A white cat, an autorickshaw and a life lesson.

Life lessons come in all shapes and sizes. Sometimes it runs across your path and bring your autorickshaw to a screeching halt. Yes, this happened on a trip to Mumbai – the city that never sleeps and, come to think of it, doesn’t much like stopping either. While I was on my way to a friend’s apartment at Versova with a couple of girlfriends, a cat crossed our path. And the driver stepped on the brakes with all his might.

We looked at each other in bewilderment. Then at him with judgement when he told us that he wouldn’t move until someone else went ahead first. He didn’t want to bring bad luck on himself. For the uninitiated, it is considered inauspicious to carry on if a black cat crosses your path; the only way to avoid the impending doom is to let someone else take on the burden by going ahead before you. Yes, we are rather generous like that.

Our bewilderment and judgment soon turned to amusement as we pointed out that it was, after all, a white cat, not a black one. We even tried to appeal to his reason by wondering out aloud if a white cat crossing our path could bring good fortune. But the auto driver wouldn’t have any of it. He stayed put, till a man on a two-wheeler cruised ahead (with no helmet on; impending doom alright).

Our journey that night amused me. I even laughed at the madness of it all. But it didn’t take long for me to open my mind. Not to the superstition, but to how easy I found it to judge the auto driver. He probably lived in a tiny room with five other people, barely made enough to eat for the day, possibly had a family to feed in a far away city, and was totally within his rights to do whatever he could for his peace of mind.

After all, rationality in the face of struggle isn’t particularly easy. It isn’t even easy for my well-off friends, who comment ‘amen’ on Facebook or forward messages on Whatsapp to exactly seven people to avoid seven years of bad luck. Then why should it be easy for him? Clearly education doesn’t seem to have anything to do with it. We would much rather be careful than rational, follow age-old traditions than not – even the most evolved of us. Then what business did I have judging him?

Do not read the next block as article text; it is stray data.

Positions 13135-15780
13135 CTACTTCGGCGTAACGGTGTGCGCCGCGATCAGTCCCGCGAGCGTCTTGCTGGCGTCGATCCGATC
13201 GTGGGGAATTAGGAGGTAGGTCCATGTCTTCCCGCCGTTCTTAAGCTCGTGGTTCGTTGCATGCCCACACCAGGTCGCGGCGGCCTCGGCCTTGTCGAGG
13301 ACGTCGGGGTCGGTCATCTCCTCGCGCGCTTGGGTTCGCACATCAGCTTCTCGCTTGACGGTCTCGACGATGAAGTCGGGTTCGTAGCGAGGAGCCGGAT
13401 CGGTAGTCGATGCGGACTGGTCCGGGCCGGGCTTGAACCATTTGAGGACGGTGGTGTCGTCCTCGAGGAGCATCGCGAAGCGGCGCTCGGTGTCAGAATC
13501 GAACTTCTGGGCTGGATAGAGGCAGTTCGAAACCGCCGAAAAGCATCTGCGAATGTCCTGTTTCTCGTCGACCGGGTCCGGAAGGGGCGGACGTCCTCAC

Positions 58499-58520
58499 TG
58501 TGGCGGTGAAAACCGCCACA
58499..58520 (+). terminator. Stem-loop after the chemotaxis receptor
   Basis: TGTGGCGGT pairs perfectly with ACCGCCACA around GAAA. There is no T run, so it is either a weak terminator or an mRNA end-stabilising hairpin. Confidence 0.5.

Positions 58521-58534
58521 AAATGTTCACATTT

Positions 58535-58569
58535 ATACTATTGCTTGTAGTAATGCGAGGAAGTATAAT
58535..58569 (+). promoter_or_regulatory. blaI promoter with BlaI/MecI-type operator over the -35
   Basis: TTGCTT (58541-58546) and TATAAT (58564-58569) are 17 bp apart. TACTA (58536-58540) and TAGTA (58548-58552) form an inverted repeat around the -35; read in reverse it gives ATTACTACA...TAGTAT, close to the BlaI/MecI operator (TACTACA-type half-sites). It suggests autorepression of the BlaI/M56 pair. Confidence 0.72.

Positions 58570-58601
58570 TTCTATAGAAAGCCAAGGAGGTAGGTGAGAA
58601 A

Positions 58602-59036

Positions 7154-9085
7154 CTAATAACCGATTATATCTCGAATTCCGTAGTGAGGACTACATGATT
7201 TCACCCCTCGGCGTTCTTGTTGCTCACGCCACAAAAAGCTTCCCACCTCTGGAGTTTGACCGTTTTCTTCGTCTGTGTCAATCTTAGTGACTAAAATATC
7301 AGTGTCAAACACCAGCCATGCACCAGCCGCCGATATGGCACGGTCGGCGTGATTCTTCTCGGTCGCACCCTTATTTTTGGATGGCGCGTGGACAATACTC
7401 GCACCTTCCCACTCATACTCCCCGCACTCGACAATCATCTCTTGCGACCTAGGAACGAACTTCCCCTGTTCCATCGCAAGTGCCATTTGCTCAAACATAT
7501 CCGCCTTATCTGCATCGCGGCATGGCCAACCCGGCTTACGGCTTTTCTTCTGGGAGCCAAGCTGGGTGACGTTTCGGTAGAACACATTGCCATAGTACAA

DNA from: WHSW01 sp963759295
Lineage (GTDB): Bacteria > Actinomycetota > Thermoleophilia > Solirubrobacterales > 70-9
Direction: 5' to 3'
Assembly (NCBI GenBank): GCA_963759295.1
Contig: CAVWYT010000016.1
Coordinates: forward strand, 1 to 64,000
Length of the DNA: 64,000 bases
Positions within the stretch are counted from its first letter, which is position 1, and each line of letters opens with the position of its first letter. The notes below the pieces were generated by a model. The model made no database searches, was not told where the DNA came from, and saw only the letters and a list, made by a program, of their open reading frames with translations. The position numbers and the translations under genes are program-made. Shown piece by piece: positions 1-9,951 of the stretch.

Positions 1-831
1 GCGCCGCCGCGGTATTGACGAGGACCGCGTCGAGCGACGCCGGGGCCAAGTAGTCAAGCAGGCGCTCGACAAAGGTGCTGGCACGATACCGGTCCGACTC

It took a cat and an autorickshaw ride to teach me that lesson. They taught me to open my mind and see my everyday world with new eyes, with more tolerant eyes, perhaps. And all this, as I walked into my friend’s apartment with my right foot forward.


Text by Tintu Saleem
Photos by Sukrit Nagaraj
Edited by Tanmay Degwekar & Priyaneet Singh
And a big thank you to the cat owners Divya Ramesh & Deepak “Chuck” Gopalkrishnan

9 Comments Add yours

  1. Jumana Ali says:

    Very well written Tintu.

    Liked by 1 person

    1. Tintu Saleem says:

      Thank you. Loved writing this one. It’s fascinating how your mind works in the traveller mindset. Loving the journey.


  2. wilmerdon says:

    Hilarious, witty and short. Just the way I like to read posts 🙂
    You know, in Turkey in the countryside/small towns people will knock on wood (table,etc) with their knuckles if anything surprising or a favorable news is announced (My father grandpa lived to be hundred. My brother narrowly missed an accident. My niece won a scholarship. etc.,)
    I found that hilarious and played plenty of pranks! Soon I was telling everyone made up stuff all the time 😉

    Liked by 1 person

    1. Tintu Saleem says:

      Haha… sounds like you had some fun. And yes, all cultures seem to have these superstitions. We seem to have internalised them now. I like the harmless ones. It is fun questioning their genesis 🙂

      Liked by 1 person

  3. This was quite heartwarming, and equally gave a few things to think about. Well done!

    Liked by 1 person

    1. Tintu Saleem says:

      Thank you Zeeshan. Happy to know.


  4. I’m glad you wrote this. It is indeed very easy and has become a habit to judge everyone from the comfort zones we are in. It requires one to step into another’s shoes to know why they are what they are. And why they think and behave the way they do. Glad that the white cat taught you this lesson while everyone else was busy shooing away bad luck. Now wasn’t it good luck for you? 🙂

    Liked by 1 person

    1. Tintu Saleem says:

      Well said Rekha 🙂 It was quite an experience. I love it when everyday things get me thinking.

      Liked by 1 person

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